Acupuncture may help people suffering from chronic tension-type headaches

Acupuncture may reduce headaches for people with chronic tension headaches, according to a study published in the June 22, 2022 online issue of Neurologythe medical journal of the American Academy of Neurology.

Tension headaches are usually accompanied by a feeling of pressure or tension on both sides of the head with a mild to moderate intensity. These headaches are not aggravated by physical activity and do not include nausea. Tension headaches are considered chronic if they occur at least 15 days a month.

Tension headaches are one of the most common types of headaches, and people who have a lot of these headaches may be looking for alternatives to medication. Our research found that acupuncture reduces the average number of headache days per month for those struggling with these painful and disruptive headache attacks.”

Ying Li, MD, PhD, study author, Chengdu University of Traditional Chinese Medicine in Chengdu, China

The study included 218 people who were diagnosed with chronic tension headaches. They had chronic tension headaches for an average of 11 years and had headaches on average for 22 days a month. The participants were randomly assigned to either real acupuncture or superficial acupuncture. Real acupuncture treatments involve achieving a deqi sensation, where a needle is placed and moved into the body to produce a tingling, numb, or heavy feeling. The superficial treatments had a smaller depth in the body to avoid the deqi feeling. Both groups received two or three sessions per week, for a total of 20 sessions, for two months and were followed for an additional six months.

The main outcome measured in the study was a reduction of at least 50% in the number of days with headaches. All participants had clinic visits every four weeks. They also used headache diaries to record their symptoms and acute medication use.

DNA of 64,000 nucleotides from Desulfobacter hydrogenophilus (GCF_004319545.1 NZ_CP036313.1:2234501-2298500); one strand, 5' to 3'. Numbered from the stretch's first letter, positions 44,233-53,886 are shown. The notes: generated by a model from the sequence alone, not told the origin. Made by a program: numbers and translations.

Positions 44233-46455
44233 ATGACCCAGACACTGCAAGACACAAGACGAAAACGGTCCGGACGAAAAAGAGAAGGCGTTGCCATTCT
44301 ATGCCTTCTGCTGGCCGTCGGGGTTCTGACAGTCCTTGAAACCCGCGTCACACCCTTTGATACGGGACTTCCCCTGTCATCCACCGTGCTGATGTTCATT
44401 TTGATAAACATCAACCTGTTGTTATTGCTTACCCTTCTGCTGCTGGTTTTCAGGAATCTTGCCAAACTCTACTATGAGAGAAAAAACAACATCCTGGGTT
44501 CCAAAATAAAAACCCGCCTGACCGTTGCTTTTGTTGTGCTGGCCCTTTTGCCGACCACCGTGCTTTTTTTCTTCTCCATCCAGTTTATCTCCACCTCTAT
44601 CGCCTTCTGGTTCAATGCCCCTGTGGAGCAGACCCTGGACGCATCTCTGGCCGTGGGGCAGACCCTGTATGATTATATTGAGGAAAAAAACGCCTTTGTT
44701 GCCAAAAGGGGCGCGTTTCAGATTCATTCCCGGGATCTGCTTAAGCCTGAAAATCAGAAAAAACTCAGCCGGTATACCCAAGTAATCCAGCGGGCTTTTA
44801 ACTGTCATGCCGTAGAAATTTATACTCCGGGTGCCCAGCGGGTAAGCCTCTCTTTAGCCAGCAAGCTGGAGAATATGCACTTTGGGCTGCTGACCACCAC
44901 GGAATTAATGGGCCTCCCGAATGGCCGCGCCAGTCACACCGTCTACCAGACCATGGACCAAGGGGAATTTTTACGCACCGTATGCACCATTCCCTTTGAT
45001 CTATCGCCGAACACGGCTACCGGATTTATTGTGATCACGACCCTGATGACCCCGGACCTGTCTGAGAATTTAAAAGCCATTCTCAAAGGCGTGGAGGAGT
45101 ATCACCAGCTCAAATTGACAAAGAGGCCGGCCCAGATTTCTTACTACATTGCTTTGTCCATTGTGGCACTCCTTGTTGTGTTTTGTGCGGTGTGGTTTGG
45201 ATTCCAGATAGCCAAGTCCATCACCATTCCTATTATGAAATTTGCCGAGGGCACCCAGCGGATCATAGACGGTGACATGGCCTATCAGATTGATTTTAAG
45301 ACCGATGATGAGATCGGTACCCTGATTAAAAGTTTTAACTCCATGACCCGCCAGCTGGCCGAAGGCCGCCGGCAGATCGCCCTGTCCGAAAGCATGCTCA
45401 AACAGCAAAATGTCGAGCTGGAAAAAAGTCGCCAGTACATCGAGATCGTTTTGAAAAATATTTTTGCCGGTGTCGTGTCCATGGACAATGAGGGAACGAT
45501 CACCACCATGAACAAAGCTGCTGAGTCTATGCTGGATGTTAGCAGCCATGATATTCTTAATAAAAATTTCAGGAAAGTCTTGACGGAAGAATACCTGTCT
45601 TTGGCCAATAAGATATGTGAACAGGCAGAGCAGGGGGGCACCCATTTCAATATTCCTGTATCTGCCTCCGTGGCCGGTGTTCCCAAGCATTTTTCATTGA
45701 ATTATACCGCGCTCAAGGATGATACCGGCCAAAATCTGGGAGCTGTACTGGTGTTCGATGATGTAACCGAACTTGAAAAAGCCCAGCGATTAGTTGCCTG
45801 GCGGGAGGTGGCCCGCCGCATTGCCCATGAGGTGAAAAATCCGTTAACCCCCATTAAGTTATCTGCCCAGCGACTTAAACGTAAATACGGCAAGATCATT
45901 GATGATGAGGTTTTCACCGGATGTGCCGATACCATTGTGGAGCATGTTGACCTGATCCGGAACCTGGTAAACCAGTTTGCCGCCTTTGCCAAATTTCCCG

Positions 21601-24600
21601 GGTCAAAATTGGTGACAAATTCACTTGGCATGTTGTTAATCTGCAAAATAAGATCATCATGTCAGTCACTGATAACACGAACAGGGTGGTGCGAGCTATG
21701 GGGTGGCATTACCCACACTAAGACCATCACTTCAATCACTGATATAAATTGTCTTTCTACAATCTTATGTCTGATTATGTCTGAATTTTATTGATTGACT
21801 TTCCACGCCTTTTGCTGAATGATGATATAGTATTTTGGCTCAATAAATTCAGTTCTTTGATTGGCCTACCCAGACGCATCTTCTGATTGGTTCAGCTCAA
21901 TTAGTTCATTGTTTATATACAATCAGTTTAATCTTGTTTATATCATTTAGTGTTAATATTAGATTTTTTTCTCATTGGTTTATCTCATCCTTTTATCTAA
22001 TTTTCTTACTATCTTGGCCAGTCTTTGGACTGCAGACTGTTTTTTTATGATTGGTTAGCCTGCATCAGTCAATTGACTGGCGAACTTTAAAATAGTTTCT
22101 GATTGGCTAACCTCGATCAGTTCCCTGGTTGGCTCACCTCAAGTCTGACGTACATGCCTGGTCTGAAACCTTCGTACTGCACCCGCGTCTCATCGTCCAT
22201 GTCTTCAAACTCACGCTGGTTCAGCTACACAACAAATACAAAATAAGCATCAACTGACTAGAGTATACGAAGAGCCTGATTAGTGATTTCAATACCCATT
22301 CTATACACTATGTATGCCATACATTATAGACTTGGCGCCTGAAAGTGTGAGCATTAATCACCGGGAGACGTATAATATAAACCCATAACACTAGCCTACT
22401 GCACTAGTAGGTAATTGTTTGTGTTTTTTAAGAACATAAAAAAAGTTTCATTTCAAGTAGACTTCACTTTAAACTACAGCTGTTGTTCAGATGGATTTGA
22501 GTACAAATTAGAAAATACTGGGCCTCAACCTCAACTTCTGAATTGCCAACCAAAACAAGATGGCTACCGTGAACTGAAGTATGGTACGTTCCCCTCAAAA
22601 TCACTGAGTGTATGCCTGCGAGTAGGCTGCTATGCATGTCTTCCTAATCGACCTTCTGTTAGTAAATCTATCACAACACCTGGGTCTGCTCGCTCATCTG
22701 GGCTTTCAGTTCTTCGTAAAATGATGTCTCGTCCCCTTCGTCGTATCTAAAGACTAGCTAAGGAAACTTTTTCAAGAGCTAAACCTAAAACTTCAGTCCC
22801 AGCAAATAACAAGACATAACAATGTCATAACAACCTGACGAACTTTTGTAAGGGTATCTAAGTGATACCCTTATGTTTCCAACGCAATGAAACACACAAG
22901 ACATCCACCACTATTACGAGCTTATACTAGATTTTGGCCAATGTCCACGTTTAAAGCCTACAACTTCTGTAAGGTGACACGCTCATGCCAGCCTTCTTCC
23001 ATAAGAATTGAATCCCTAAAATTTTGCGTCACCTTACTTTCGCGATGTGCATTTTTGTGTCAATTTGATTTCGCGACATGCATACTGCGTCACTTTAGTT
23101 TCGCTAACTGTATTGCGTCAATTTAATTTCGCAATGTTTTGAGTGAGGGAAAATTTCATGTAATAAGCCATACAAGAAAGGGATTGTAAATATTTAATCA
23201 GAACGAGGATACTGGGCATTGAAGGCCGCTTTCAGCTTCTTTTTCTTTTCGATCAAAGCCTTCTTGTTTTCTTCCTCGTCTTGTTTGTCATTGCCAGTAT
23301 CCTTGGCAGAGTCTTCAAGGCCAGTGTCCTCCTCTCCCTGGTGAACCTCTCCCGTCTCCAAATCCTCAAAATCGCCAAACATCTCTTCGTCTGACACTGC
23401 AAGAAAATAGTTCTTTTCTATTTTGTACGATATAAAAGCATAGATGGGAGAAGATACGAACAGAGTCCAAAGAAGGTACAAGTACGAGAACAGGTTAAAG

At the end of the study, 68% of people who received real acupuncture reported a reduction in the monthly number of headache days by at least 50% compared to 50% of people who received superficial acupuncture.

Researchers found that the number of monthly headache days decreased gradually after treatment, both in those who received real acupuncture treatments and superficial acupuncture treatments. For those who received true acupuncture, the number of headache days decreased from 20 days per month at the start of the study to seven days per month at the end of the study. For those who received superficial acupuncture, headache days decreased from 23 days per month at the start of the study to 12 days per month at the end of the study.

The only side effects of the treatment were mild and did not require treatment.

“While this study showed that acupuncture can reduce headaches, more research is needed to determine the longer-term effectiveness of acupuncture and how it compares to other treatment options,” Li said. “When comparing treatment options, cost-effectiveness is another important factor to evaluate.”

A limitation of the study was that the study was conducted in a single hospital, so the results may not apply to all populations.

The study was supported by the Department of Science and Technology of Sichuan Province and the National Natural Science Foundation of China.


American Academy of Neurology

Reference magazine:

Zheng, H., et al. (2022) Acupuncture for patients with chronic tension headache: a randomized controlled trial. Neurology.

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